You can play an active and important role in ensuring that your client’s claim is processed accurately and quickly. Educate clients on the importance of maintaining thorough and updated documentation on their illness and how it affects daily living. Keep records of your observation of the client’s inability to work because of illness. Use a calendar to jot down brief notes about your client’s condition or any daily activities he or she is no longer able to perform as a result of the illness, including physical, psychological, or mental impairments.
Maintain communication with your client’s medical professionals. Many doctors are not aware of the documentation required for disability. In addition, keep confidential copies of your client’s medical records. Often, clients misplace these documents, and a request for duplicates may prolong the application process.
Under certain circumstances SSA will pay a client benefits up to six months before a final decision is made on his or her claim. If the client is not working and meets the aforementioned SSI eligibility guidelines regarding income and assets, he or she may request an SSA 4814 (SSA 4815 for children) form at a local field office. This form must be completed by a doctor or other medical personnel to certify that the individual’s HIV infection severely limits his or her ability to work. The law allows SSA to “presume” disability with a medical diagnosis of HIV symptomatic infection. If decided later that the client is not disabled, he or she will not have to pay back any money received.
For confidential help in filing a claim, clients may contact the local Social Security office to make an appointment or call 1-800-772-1213 toll-free to file by phone.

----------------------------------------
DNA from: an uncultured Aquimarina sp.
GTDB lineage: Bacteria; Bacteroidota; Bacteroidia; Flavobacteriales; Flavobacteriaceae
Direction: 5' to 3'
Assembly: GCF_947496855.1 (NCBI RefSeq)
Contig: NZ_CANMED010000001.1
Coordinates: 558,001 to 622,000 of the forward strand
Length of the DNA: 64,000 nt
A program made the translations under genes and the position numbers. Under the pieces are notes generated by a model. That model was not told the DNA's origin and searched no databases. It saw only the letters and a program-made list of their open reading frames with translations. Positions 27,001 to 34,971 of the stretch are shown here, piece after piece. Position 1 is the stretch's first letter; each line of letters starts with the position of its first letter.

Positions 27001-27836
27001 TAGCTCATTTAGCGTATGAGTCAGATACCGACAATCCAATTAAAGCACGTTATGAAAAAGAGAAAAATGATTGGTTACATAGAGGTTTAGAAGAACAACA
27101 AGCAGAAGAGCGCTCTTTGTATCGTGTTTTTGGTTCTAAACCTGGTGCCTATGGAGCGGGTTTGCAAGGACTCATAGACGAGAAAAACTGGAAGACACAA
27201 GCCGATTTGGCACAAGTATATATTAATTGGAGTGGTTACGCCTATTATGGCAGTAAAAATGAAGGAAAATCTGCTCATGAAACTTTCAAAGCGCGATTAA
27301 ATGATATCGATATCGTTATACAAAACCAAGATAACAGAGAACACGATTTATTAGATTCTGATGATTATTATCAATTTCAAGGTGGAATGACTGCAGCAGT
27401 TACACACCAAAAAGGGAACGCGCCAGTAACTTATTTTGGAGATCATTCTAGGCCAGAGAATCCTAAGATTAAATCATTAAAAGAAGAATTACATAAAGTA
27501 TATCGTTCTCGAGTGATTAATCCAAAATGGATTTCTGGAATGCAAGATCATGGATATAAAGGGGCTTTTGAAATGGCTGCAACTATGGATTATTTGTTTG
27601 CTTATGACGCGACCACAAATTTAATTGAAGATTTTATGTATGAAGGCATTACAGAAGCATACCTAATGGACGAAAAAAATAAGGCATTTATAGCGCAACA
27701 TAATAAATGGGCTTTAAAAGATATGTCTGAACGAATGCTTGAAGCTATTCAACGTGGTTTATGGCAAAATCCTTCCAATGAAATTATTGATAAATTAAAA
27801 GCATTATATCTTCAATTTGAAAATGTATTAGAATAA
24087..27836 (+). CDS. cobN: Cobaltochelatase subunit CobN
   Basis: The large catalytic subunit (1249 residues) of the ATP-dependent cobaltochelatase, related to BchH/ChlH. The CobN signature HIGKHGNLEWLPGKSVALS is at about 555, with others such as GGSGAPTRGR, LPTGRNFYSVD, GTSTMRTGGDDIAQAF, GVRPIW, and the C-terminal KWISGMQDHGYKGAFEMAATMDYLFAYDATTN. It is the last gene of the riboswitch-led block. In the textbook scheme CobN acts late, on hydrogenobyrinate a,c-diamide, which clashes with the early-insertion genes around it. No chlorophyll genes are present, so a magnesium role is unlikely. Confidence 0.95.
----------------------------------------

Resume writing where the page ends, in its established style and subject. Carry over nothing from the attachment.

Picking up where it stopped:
You can get recorded information on SSA 24 hours a day, seven days a week by calling 1-800-772-1213 toll-free. You may speak to an SSA representative between 7 a.m. and 7 p.m. on business days. People who are deaf or hard of hearing may call the toll-free “TTY” number: 1-800-328-0778. You may also visit the SSA Web site on the Internet at http://www.ssa.gov
Disability Evaluation Under Social Security (often called “The Blue Book”) is a publication that contains the medical criteria used by SSA to determine disability. You may request a copy by fax (410-965-0696) or write to: SSA, Office of Communications, Public Information Distribution Center, P.O. Box 17743, Baltimore, MD 21235
Social Security Administration. (1995). Social Security benefits for people living with AIDS (SSA Publication No. 05-10019). Washington, DC: Author.
Social Security Administration. (1997). A guide to Social Security and SSI benefits for people with HIV infection (SSA Publication No. 05-10020). Washington, DC: Author.
Social Security Administration. (1999). Disability [Online]. Available at: http://www.ssa.gov
Social Security Administration. (2005). Social Security for people living with HIV/AIDS (SSA Publication No. 05-10019). Washington, DC: Author.
Social Security Administration. (2005). Disability planner [On-Line]. Available at: http://www.ssa.gov/dibplan/index.htm
Social Security Administration. (2005). Disability evaluation under Social Security: Blue book Jan 2005 [On-Line]. Available at: